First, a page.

Former Miami Lawmaker Arrested For Apparent Contract With Venezuelan Company

Former Miami Lawmaker Arrested For Apparent Contract With Venezuelan Company

Washington – A former Miami lawmaker who signed a $50 million consulting contract with the Venezuelan government has been arrested in connection with a federal criminal investigation, authorities said Monday.

David Rivera, a Republican who served in Congress from 2011 to 2013, was arrested Monday at the Atlanta airport, said Marlene Rodriguez, a spokeswoman for the US attorney’s office in Miami. She added that a grand jury indicted Rivera last month, but that document remains sealed and she could not dispute the charges.

He noted that Rivera had a preliminary appearance Monday in federal court in Atlanta. The Federal Marshals Service announced that hours later he was released from jail after posting bail.

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Jeffrey Feldman, Rivera’s attorney, declined to comment, telling The Associated Press in a text message that he “had not seen the indictment.”

The pressure had been mounting on Rivera for more than two years after it emerged that he had received a huge contract from the US affiliate of the Venezuelan state oil company at the same time that President Nicolás Maduro was trying to ingratiate himself with the White House in the early days of the Donald Trump administration.

Rivera’s company, Interamerican Consulting, was sued in 2020 by PDV USA, a local affiliate of Venezuelan-owned Citgo. The complaint claimed that the former legislator did not carry out any work as part of the contract he signed in 2017 for three months of “strategic advice” in order to establish ties with important US shareholders.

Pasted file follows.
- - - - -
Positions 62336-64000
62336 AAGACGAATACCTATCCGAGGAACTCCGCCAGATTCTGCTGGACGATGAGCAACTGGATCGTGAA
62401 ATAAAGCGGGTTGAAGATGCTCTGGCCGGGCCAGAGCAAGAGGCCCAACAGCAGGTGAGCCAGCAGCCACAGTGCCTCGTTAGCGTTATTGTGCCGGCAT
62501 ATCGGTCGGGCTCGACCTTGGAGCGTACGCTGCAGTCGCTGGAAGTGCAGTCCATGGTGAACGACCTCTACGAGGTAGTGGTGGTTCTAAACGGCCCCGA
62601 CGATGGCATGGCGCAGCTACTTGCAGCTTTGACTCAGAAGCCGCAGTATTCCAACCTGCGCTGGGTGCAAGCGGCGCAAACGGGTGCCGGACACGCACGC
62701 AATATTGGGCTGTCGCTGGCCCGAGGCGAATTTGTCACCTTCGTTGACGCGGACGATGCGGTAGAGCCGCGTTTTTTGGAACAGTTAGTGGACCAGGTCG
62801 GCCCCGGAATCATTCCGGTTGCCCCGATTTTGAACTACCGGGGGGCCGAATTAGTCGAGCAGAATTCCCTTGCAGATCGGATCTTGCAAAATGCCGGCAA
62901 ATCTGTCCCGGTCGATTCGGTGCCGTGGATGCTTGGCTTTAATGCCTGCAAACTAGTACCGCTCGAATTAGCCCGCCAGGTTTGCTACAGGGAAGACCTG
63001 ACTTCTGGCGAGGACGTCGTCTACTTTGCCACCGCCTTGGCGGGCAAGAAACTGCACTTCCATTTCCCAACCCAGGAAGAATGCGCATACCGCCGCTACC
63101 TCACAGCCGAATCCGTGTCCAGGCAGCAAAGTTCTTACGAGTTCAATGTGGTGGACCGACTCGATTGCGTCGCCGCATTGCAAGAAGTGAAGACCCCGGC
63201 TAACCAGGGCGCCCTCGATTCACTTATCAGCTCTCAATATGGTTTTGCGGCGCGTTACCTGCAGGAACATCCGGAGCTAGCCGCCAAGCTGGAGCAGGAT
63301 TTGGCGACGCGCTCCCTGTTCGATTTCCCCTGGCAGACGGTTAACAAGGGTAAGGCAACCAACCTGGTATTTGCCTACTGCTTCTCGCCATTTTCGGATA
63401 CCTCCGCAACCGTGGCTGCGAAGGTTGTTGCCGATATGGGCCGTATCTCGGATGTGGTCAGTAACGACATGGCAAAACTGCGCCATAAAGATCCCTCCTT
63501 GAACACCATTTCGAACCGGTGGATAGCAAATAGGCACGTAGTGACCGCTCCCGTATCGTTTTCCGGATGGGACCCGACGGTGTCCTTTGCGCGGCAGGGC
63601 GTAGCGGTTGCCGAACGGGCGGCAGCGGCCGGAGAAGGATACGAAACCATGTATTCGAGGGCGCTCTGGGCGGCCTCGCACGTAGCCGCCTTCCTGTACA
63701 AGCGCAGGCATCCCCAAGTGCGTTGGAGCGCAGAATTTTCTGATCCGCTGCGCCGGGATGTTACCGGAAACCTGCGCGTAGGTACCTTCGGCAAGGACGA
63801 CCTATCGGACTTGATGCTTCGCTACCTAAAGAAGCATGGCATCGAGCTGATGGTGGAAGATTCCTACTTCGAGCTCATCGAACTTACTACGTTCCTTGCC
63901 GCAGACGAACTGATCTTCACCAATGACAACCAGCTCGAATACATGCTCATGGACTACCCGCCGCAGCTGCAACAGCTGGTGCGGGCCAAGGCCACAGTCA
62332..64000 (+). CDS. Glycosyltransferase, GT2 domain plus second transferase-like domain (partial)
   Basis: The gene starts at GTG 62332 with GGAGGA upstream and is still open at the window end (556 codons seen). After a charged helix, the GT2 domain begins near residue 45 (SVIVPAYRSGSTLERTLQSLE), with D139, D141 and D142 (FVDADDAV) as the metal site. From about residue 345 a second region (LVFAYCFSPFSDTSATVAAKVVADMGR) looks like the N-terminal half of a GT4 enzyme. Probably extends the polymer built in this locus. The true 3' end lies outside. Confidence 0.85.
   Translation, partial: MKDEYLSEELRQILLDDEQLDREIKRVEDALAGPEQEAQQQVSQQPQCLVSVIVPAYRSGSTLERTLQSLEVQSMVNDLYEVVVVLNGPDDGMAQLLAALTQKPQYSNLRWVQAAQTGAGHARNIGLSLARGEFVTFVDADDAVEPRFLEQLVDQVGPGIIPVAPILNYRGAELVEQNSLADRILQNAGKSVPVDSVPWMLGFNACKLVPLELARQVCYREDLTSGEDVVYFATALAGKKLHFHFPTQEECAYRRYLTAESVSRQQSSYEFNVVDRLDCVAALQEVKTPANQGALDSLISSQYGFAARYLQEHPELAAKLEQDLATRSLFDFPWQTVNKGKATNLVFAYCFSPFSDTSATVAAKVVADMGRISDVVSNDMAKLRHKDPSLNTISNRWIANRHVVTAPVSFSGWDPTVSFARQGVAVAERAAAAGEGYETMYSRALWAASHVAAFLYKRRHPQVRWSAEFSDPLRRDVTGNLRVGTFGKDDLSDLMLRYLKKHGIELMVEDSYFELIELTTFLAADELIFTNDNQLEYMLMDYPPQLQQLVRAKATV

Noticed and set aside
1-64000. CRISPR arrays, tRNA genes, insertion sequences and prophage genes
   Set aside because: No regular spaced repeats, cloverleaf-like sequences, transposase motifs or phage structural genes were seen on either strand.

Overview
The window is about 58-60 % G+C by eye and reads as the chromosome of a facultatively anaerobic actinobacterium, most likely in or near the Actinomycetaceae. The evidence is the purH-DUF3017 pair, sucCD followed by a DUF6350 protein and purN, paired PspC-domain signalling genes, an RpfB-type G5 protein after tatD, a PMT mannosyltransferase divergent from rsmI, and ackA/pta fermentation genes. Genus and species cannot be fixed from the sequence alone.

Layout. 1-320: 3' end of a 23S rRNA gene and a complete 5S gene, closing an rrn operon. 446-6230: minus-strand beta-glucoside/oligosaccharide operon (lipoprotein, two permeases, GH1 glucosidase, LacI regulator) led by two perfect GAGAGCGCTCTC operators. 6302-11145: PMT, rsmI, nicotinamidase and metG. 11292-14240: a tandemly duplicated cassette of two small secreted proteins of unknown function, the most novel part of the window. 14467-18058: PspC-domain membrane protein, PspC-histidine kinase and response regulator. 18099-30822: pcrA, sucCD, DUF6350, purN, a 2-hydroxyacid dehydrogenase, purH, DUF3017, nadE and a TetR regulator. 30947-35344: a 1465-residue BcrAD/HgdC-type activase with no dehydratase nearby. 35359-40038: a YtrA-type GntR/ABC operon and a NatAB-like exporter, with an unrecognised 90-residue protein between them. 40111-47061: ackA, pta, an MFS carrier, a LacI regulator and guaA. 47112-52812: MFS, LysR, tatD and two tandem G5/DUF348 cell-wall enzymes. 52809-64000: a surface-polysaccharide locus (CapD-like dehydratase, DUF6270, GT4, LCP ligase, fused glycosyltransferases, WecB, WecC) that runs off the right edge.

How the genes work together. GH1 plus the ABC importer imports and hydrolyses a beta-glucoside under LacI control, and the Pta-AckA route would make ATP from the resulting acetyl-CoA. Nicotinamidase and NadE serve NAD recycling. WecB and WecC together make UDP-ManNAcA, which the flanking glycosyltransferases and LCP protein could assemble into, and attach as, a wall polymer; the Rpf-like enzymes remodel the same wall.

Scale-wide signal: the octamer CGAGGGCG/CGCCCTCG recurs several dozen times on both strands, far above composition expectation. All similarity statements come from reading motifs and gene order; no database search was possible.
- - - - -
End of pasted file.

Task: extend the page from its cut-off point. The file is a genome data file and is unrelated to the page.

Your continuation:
Rivera, 57, has claimed he is innocent and filed a countersuit against PDV USA, accusing the company of breach of contract and unjust enrichment for not paying him the $30 million he claims he is still owed.

Although Rivera’s contract was with a US entity, any work done on behalf of the Maduro government or Venezuelan business interests would have required him to register as a foreign lobbyist, which he did not do.

The files that emerged as part of the lawsuit show that Rivera carried out his advisory work in concert with Raúl Gorrín, a Venezuelan businessman who has been the target of sanctions and faces indictments in the United States on money laundering charges.

Correspondence filed with the court as part of the lawsuit shows that Rivera and Gorrín tried to arrange a meeting between the Venezuelan foreign minister and executives from the US oil company Exxon. As part of those efforts, they also implicated Rep. Pete Sessions, whose former Dallas district was home to Exxon.

Rivera and Gorrín also discussed changing concert ticket prices, which PDV USA lawyers say were coded references to a bribe.

Before being elected to Congress, Rivera was a high-ranking lawmaker in Florida, where he served in the House from 2003 to 2010. During that time, he shared a Tallahassee residence with current U.S. Senator Marco Rubio, who eventually married became the speaker of the state House of Representatives.

Since then, Rivera has been embroiled in several election-related controversies, including orchestrating a scheme to quietly fund an unknown Democratic candidate to run against his main rival in a South Florida race, as well as a state investigation. about whether he concealed a million-dollar contract with a gambling company. That investigation also involved a possible misuse of campaign funds to pay for state house activities that had already been reimbursed by the state.

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